Air pollution, a silent killer | Sunday Observer

Air pollution, a silent killer

11 October, 2020

According to World Health Organisation (WHO) reports, it is estimated that approximately seven million people die annually due to stroke, heart disease, lung cancer, pulmonary diseases and respiratory infections, including pneumonia, mainly caused by exposure to polluted air. South-East Asia, which includes Sri Lanka accounts for two million deaths.

Unlike other illnesses where remedial action can be taken immediately, air pollution is not visible, and is silent, with very few taking the problem seriously and only doing so when the situation is dire, putting their life, health and well-being at risk.

In Sri Lanka too, it is cause for serious concern. Health authorities estimate over 45% of children admitted to hospitals was due to air pollution related illnesses. WHO’s ‘Ambient air pollution: A global assessment of exposure and burden of disease’ also estimates that 7,792 deaths occur annually in Sri Lanka due to air pollution-related disease.

In Sri Lanka, the main source of ambient air pollution is vehicular emissions. Ambient air pollution is mainly caused by pollutants such as Nitrogen Oxides, Sulfur Oxides, Hydro Carbon and Carbon Monoxide, air toxics, and fine particulate matter. While it is important to ensure ambient air is at safe levels, according to the 2019 IQAir AirVisual World Air Quality Report, Sri Lanka’s PM2.5 concentration, weighted by population, is a moderate average of 25.20. Notably, this is a marked improvement from last year’s average of 32.00.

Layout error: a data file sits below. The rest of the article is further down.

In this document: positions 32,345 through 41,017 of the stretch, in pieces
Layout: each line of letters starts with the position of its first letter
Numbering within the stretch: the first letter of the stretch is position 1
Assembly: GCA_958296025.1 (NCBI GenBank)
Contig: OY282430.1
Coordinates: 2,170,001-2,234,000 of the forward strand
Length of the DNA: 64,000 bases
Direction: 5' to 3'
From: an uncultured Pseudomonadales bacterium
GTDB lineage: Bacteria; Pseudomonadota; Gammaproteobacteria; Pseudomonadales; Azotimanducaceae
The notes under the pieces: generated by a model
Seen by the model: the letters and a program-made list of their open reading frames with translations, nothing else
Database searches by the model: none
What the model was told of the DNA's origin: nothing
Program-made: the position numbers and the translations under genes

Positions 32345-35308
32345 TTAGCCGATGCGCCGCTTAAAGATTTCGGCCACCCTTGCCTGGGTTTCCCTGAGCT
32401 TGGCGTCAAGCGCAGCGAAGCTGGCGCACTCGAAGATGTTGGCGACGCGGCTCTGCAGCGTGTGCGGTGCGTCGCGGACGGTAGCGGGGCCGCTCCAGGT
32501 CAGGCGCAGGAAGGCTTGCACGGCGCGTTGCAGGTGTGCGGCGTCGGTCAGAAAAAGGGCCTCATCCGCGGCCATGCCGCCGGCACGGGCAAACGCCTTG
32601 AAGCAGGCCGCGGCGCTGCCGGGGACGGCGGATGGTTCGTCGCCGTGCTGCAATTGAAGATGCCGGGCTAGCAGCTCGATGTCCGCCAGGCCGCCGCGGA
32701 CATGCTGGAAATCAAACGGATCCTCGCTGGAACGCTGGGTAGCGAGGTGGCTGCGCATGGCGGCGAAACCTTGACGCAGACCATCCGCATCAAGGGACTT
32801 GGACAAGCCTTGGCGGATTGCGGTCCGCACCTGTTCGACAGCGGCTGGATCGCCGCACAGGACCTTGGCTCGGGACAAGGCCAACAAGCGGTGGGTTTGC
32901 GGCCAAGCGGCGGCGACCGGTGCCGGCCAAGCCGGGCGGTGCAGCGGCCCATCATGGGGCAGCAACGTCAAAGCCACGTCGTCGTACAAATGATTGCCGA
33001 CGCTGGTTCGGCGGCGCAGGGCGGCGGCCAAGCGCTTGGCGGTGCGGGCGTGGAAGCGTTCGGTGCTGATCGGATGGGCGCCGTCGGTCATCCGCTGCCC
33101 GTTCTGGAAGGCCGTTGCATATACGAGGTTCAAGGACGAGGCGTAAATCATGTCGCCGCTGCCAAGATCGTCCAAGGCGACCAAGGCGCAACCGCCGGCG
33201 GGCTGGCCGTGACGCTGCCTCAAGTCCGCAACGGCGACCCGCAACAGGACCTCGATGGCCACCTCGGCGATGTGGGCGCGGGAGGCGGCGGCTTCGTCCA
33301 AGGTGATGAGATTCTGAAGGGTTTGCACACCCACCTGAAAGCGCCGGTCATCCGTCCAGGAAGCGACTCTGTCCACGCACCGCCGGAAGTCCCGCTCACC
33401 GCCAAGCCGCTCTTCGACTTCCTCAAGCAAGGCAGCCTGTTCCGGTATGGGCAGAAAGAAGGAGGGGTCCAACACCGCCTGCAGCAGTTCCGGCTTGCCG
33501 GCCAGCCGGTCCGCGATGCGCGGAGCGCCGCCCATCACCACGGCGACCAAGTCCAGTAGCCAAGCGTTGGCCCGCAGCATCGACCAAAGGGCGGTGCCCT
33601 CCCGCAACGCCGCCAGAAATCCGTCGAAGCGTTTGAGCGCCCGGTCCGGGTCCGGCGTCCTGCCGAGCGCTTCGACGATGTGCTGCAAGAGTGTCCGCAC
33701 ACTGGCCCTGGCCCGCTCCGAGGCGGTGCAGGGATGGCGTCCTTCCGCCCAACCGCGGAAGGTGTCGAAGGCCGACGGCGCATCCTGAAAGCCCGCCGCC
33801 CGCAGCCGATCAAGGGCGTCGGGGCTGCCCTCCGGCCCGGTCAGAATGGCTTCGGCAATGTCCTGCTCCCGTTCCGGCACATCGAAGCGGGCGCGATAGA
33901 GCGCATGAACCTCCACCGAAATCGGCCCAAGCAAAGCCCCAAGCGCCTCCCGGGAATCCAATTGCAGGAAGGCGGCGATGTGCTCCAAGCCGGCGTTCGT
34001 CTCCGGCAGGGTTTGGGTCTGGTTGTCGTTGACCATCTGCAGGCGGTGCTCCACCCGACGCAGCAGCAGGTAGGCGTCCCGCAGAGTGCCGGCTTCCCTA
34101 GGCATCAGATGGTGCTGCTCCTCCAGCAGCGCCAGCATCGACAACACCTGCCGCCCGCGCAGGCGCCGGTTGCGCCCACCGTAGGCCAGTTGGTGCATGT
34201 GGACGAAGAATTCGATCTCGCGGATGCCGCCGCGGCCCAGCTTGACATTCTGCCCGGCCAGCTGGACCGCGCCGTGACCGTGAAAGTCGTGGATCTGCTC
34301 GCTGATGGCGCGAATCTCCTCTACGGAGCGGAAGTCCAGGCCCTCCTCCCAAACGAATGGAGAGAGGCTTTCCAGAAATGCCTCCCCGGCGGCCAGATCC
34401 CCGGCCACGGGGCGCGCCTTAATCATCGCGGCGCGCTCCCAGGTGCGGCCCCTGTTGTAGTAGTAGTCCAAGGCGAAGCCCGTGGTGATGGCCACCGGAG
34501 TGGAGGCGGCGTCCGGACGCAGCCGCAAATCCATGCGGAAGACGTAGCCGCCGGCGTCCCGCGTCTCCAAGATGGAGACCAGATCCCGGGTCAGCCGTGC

Sri Lanka also fares positively in air quality compared to other South Asian countries with Bangladesh highlighted as the most polluted country with an alarming 83.3 PM2.5.

Among the main factors contributing towards this positive outlook is the ongoing Vehicle Emission Testing (VET) program, which is mandatory for a majority of the vehicles. Despite the number of vehicles in the country having increased exponentially and ensuing traffic congestions, the ambient air quality continues to remain at satisfactory levels.

It is the responsibility of all vehicle owners to understand the importance of the emission test which not only helps to ensure their vehicles are well maintained and benefitting from savings on fuel costs but also the vital role the program plays in improving air quality in urban areas.

Despite air pollution having been identified as a silent killer destroying lives, constructive action such as vehicle emission testing can positively contribute to reducing the amount of pollution thus improving the quality of life.